I do think that a very significant safety improvement could be made without removing parking, by reversing the direction of one-way motor traffic on Follen Street and Little Concord Avenue. Then cyclists headed toward the blind corner would be going in the same direction as motorists. The motorists would be going very slowly here, and cyclists could easily merge toward the center of the roadway. A curb cut into the plaza in line with the center of the roadway would avoid cyclists’ having to swerve right. This curb cut would lead cyclists traveling toward the Common to the right side of the street.

A contraflow bike lane could then be installed on the south side of Little Concord Avenue, but it would still be adjacent to wrong-way parking. I’d rather see shared-lane markings far enough from parked cars to allow a motorist to start to exit a parking space without running head-on into a cyclist or forcing that cyclist into oncoming traffic. One-way, slow streets where bicyclists are allowed to travel contraflow are common in Germany, without bike lanes, and research has demonstrated their safety.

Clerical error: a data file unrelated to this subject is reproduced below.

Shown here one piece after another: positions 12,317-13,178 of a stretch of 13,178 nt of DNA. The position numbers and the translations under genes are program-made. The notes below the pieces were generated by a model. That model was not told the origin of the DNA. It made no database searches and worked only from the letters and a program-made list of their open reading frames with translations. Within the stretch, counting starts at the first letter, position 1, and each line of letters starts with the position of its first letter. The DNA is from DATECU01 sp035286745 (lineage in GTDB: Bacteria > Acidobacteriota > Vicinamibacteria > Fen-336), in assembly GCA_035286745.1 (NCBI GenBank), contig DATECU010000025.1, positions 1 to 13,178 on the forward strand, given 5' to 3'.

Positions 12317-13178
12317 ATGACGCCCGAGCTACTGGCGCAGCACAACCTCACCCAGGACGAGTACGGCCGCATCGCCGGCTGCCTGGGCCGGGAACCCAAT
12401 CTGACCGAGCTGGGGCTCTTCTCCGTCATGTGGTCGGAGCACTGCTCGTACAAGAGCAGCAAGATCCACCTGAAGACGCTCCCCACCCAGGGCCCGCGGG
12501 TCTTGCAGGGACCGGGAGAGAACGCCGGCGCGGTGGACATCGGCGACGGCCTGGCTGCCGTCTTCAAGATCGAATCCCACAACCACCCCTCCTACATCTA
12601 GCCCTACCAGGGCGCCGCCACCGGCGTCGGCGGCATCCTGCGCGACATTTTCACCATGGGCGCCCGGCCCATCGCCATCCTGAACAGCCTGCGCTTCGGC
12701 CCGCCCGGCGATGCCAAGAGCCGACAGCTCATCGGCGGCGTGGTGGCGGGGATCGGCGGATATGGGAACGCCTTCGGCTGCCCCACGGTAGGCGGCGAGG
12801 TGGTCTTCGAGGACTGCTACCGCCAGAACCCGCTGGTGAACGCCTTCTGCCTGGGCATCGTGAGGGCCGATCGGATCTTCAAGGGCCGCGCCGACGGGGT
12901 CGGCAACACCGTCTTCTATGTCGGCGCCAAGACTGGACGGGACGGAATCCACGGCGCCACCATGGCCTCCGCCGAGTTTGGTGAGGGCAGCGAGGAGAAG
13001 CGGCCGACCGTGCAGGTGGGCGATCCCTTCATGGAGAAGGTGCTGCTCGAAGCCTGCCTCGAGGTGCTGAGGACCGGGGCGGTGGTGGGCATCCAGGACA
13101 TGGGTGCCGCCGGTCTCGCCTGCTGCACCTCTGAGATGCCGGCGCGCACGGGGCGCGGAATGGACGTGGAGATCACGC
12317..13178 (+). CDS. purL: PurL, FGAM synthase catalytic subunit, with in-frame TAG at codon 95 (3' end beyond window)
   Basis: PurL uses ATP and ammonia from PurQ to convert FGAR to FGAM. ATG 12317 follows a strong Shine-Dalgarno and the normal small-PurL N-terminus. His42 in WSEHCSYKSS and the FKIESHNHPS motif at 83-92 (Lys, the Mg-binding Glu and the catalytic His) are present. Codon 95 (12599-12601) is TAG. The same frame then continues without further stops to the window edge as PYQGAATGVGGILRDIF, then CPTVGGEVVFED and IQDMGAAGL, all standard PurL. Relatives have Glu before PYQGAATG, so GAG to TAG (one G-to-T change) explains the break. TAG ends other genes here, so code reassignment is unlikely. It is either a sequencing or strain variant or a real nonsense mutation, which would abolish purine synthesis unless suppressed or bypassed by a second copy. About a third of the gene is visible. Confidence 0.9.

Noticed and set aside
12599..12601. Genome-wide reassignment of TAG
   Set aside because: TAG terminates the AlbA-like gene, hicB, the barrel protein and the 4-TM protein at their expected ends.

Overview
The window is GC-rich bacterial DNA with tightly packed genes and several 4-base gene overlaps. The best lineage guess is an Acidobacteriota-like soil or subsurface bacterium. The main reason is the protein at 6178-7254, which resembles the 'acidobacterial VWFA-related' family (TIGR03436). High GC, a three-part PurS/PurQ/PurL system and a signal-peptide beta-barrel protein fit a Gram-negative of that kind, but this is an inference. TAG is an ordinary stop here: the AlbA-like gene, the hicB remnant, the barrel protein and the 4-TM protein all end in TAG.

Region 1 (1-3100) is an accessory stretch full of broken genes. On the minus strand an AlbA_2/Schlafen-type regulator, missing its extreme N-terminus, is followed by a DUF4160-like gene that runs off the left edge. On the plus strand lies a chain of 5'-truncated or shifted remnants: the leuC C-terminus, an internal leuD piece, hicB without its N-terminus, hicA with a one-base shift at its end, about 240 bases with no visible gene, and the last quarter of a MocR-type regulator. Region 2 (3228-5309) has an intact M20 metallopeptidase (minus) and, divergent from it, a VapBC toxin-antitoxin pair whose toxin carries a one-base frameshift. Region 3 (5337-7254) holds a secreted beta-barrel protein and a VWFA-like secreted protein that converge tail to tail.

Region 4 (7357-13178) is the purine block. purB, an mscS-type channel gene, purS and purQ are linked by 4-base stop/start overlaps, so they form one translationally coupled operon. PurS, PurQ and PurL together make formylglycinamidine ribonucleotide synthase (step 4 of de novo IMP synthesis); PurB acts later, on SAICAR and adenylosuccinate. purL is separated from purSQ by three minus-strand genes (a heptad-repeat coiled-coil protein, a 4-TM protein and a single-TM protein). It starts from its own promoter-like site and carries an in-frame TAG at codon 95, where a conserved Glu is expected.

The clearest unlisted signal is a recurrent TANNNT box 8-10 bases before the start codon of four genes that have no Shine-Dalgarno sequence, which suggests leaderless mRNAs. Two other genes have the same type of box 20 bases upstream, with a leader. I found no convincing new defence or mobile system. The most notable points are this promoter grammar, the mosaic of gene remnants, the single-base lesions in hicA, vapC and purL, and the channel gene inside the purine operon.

As to Murphy’s and Clippinger’s comments:

Motor vehicle volumes on the street are very low and most drivers are ones who live there and use the street regularly. The contraflow lane was installed to improve safety for cyclists by creating a dedicated facility for them to ride in and through the presence of pavement markings to remind motorists that bicyclists are traveling there.

The low motor-vehicle volume argument is an example of what I call “bean counter” safety analysis. I have heard the same argument before from Cara Seiderman, in connection with the wrong-way contraflow lane on Scott Street. This approach offers cyclists and motorists only statistical comfort, leaving them defenseless against actually preventing a crash through their own actions — as in “well, I can’t see over the SUV parked in front of my car, but probably no cyclist is coming so I’ll pull out.”

The bike lane does serve as a buffer to help prevent collisions between cars and other cars, but it doesn’t pass the test of preventing collisions between cars and cyclists. The comforting words “dedicated facility” don’t actually describe how it works in practice. Reminding motorists that bicyclists are traveling in the bike lane doesn’t count for much if the motorists can’t see the bicyclists.